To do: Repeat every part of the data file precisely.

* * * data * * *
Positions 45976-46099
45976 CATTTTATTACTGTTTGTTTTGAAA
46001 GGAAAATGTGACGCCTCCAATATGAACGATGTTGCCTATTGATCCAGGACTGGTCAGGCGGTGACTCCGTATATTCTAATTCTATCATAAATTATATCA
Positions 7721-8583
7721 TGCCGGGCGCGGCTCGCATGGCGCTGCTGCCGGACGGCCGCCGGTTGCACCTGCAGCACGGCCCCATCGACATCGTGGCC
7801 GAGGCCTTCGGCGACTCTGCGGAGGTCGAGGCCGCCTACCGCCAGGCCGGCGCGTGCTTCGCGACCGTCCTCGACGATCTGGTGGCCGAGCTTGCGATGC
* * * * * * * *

Positions 45976-46099
45976 CATTTTATTACTGTTTGTTTTGAAA
46001 GGAAAATGTGACGCCTCCAATATGAACGATGTTGCCTATTGATCCAGGACTGGTCAGGCGGTGACTCCGTATATTCTAATTCTATCATAAATTATATCA
Positions 7721-8583
7721 TGCCGGGCGCGGCTCGCATGGCGCTGCTGCCGGACGGCCGCCGGTTGCACCTGCAGCACGGCCCCATCGACATCGTGGCC
7801 GAGGCCTTCGGCGACTCTGCGGAGGTCGAGGCCGCCTACCGCCAGGCCGGCGCGTGCTTCGCGACCGTCCTCGACGATCTGGTGGCCGAGCTTGCGATGC